PRISONS are losing a record 125 officers a month as drug-fuelled violence soars.
More than 1,500 warders quit in the year to December 2018, up from 326 in 2010.
That is a 360% increase. The surge comes amid escalating violence as the zombie drug Spice sweeps through jails.
Glyn Travis of the Prison Officers Association said resignations undermined attempts to improve the Prison Service.
He added: “The Government’s belated attempt to get more officers is a sham if you cannot retain those already in service.
“The trickle of resignations has turned into a flood and we are being left with an inexperienced workforce.
“This is the Government’s fault for allowing prisons to become awash with drugs, which breed violence.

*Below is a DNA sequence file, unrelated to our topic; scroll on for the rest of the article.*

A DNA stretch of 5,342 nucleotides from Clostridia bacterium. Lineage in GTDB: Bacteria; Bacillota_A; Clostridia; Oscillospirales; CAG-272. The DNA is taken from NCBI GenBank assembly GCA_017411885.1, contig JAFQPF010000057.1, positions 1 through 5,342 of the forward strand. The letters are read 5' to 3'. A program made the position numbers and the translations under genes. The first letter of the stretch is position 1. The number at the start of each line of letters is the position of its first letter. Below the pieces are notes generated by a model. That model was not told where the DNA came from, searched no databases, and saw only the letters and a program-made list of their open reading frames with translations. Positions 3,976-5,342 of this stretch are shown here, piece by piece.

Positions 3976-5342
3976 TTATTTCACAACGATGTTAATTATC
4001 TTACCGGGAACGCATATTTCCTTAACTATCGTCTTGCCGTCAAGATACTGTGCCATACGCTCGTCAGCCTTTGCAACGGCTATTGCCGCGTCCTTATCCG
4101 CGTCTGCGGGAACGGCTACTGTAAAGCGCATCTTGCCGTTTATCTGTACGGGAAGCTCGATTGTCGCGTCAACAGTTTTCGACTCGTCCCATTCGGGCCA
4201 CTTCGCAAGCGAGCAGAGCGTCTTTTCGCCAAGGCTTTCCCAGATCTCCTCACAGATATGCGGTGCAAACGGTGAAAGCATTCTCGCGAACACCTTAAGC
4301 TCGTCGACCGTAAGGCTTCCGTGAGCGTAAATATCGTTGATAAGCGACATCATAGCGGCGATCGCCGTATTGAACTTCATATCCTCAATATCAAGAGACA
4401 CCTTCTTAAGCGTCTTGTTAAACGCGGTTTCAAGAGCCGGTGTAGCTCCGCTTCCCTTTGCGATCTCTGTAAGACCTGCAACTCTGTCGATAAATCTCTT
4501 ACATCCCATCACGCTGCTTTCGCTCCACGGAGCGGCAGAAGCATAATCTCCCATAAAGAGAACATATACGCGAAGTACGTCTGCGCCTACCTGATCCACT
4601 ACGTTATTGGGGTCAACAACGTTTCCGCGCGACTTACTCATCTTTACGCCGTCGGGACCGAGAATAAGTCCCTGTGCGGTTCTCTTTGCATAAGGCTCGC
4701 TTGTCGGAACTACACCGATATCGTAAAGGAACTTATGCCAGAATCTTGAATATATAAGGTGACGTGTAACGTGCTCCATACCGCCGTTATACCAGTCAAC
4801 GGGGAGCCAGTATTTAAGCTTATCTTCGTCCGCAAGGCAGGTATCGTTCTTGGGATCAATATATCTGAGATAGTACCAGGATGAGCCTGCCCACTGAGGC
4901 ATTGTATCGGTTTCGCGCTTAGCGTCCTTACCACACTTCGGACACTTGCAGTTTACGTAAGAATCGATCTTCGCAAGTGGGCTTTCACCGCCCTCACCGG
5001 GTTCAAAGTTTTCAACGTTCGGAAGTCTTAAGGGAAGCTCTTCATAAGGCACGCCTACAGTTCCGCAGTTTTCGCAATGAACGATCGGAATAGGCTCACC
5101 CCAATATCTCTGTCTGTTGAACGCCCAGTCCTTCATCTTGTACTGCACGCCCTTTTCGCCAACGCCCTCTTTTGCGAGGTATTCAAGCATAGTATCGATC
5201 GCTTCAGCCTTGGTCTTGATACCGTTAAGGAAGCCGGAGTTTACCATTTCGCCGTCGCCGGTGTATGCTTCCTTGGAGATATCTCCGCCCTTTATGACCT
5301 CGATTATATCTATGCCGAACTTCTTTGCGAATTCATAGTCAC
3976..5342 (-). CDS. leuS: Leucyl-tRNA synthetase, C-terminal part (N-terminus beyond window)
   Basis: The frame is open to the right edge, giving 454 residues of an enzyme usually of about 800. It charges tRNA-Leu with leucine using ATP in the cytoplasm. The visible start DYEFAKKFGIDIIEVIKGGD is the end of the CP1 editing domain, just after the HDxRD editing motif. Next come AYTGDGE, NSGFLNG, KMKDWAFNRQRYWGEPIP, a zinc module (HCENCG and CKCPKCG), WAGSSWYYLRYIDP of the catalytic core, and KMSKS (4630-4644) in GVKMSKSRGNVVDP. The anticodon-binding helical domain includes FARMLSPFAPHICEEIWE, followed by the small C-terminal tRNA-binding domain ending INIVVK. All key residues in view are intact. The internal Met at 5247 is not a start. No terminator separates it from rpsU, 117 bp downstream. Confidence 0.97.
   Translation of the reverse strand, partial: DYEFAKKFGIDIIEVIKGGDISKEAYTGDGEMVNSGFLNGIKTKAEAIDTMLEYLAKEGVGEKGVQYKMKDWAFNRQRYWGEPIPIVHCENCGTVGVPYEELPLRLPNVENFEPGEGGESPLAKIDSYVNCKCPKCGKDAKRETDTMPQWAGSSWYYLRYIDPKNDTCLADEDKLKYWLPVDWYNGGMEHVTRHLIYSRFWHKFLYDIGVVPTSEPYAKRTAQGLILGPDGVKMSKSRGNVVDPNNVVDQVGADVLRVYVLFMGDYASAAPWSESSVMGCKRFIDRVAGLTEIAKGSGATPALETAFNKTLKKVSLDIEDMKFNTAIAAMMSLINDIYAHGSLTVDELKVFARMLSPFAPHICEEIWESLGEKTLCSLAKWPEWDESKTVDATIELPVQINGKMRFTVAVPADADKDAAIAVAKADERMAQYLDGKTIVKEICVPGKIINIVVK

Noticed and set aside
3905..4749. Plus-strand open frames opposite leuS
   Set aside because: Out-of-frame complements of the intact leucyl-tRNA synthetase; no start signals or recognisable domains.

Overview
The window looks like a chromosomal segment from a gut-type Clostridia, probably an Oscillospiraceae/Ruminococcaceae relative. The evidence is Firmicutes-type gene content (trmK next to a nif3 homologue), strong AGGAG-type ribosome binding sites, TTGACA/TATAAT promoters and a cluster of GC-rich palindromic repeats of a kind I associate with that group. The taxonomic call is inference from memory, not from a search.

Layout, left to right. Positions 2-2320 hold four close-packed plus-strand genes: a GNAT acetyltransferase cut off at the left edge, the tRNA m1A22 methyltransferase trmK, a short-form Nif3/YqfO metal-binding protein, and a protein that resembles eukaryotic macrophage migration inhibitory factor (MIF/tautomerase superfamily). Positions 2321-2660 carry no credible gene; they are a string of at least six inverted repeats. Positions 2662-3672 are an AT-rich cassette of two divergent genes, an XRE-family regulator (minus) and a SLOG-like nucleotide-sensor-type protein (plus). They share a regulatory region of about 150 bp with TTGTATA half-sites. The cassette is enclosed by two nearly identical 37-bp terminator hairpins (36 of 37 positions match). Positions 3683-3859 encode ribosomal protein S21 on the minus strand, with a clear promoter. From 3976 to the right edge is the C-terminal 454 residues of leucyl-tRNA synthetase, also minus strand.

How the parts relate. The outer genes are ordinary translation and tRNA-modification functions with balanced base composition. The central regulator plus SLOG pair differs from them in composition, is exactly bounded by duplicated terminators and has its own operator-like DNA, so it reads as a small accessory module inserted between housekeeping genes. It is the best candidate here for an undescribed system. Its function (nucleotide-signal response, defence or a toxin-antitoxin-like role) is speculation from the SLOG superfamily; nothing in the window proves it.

“Working conditions have deteriorated and many officers want out.
“Some are scared for their lives.”
Overall, attacks in prisons rose to a record 31,025 last year. This is almost twice the 15,644 assaults in the year to ALERT: March 2008.
“Some are scared for their lives”
A female officer just out of training was strangled unconscious by rapist Liam Mc-Carthy in January 2018.
She was attacked in McCarthy’s cell at HMP Littlehey, in Cambridgeshire, but survived.
Eight warders at Cookham Wood prison in Kent were put in hospital after a 20-strong gang of young thugs attacked them.
Trouble at the jail, for 15 to 18-year-olds, erupted in April 2017. Staff injuries ranged from cuts to a broken cheek bone.
And last month, an officer suffered multiple head injuries during a violent attack at the category A Long Lartin facility in Worcestershire.
The warder had boiling water thrown over him and was assaulted with a “shank” made from a shard of glass.
Officers at HMPs Manchester, aka Strangeways, and Birmingham, have been confronted with riots before.
A Prison Service spokesperson said: “We have the highest number of officers in post since 2012 and are working hard to retain them.”